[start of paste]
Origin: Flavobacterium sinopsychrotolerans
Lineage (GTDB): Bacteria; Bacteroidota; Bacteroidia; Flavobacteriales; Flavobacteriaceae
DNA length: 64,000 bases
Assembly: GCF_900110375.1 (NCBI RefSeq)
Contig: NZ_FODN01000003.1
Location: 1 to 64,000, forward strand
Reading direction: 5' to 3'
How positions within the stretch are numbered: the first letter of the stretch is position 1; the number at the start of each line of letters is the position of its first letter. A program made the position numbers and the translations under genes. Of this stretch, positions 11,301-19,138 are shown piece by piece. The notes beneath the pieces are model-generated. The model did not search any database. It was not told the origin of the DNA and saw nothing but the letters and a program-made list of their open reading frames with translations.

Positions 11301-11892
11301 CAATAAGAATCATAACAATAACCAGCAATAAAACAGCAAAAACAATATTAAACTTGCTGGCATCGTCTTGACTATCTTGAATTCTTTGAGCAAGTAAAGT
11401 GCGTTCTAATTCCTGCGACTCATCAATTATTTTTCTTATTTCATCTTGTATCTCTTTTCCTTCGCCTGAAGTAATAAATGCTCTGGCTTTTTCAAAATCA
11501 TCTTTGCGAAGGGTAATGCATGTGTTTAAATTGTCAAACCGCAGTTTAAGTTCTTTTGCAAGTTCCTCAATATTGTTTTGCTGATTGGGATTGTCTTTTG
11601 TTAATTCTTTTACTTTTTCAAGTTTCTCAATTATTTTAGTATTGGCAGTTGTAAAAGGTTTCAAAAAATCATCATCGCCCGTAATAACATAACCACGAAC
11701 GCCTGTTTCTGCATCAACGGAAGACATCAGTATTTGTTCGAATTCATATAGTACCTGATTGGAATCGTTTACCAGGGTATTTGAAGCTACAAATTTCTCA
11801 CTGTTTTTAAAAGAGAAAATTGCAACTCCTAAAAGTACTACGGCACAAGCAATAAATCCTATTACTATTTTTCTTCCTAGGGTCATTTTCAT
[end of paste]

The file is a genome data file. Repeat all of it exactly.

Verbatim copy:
Origin: Flavobacterium sinopsychrotolerans
Lineage (GTDB): Bacteria; Bacteroidota; Bacteroidia; Flavobacteriales; Flavobacteriaceae
DNA length: 64,000 bases
Assembly: GCF_900110375.1 (NCBI RefSeq)
Contig: NZ_FODN01000003.1
Location: 1 to 64,000, forward strand
Reading direction: 5' to 3'
How positions within the stretch are numbered: the first letter of the stretch is position 1; the number at the start of each line of letters is the position of its first letter. A program made the position numbers and the translations under genes. Of this stretch, positions 11,301-19,138 are shown piece by piece. The notes beneath the pieces are model-generated. The model did not search any database. It was not told the origin of the DNA and saw nothing but the letters and a program-made list of their open reading frames with translations.

Positions 11301-11892
11301 CAATAAGAATCATAACAATAACCAGCAATAAAACAGCAAAAACAATATTAAACTTGCTGGCATCGTCTTGACTATCTTGAATTCTTTGAGCAAGTAAAGT
11401 GCGTTCTAATTCCTGCGACTCATCAATTATTTTTCTTATTTCATCTTGTATCTCTTTTCCTTCGCCTGAAGTAATAAATGCTCTGGCTTTTTCAAAATCA
11501 TCTTTGCGAAGGGTAATGCATGTGTTTAAATTGTCAAACCGCAGTTTAAGTTCTTTTGCAAGTTCCTCAATATTGTTTTGCTGATTGGGATTGTCTTTTG
11601 TTAATTCTTTTACTTTTTCAAGTTTCTCAATTATTTTAGTATTGGCAGTTGTAAAAGGTTTCAAAAAATCATCATCGCCCGTAATAACATAACCACGAAC
11701 GCCTGTTTCTGCATCAACGGAAGACATCAGTATTTGTTCGAATTCATATAGTACCTGATTGGAATCGTTTACCAGGGTATTTGAAGCTACAAATTTCTCA
11801 CTGTTTTTAAAAGAGAAAATTGCAACTCCTAAAAGTACTACGGCACAAGCAATAAATCCTATTACTATTTTTCTTCCTAGGGTCATTTTCAT